The experiment demonstrates that our visual system that gives us conscious awareness of objects also falls for the Ponzo illusion. In contrast, the non-conscious (or much less conscious) movement control visual system doesn’t buy the Ponzo illusion. The finding is not that uncommon; other experiments have also found that the movement control visual system is not susceptible to various sorts of illusions, probably in part due to its rigid egocentric way of perceiving space. It doesn’t really matter to the visual control system whether one line segment is shorter or longer than another in the visual field, it just matters controlling the space between the finger and thumb to grab one or the other.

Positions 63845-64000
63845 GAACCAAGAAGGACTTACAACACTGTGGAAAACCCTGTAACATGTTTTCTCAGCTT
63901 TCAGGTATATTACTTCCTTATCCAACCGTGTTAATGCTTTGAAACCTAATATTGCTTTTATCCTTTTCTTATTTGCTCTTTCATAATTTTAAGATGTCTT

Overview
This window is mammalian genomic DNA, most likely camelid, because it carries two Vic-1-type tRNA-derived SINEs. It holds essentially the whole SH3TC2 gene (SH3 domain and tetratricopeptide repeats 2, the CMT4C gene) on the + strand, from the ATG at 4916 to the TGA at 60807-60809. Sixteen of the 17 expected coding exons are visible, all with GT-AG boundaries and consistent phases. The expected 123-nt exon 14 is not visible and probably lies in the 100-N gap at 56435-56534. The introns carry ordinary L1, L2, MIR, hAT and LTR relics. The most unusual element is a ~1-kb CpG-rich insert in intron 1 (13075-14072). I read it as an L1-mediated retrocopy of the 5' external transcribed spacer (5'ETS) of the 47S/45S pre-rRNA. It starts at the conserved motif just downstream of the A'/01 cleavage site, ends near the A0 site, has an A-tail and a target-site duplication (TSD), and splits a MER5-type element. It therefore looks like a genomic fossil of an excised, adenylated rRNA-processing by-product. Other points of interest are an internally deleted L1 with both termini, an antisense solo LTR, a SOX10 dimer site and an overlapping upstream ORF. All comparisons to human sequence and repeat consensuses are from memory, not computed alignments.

So why is the presence of two separate visual systems important, other than that it’s damn interesting. I think that the research team gives a good explanation:
“The idea of two visual systems in a single brain might seem initially counter-intuitive. After all, it seems obvious that it is the same subjective image that allows us both to recognize the coffee cup on our desk and to pick it up” writes Ganel. But this belief is an illusion, as the new research demonstrates. When there is a conflict between what we perceive and what is really out there in the world, it seems that it is our fingers have an advantage.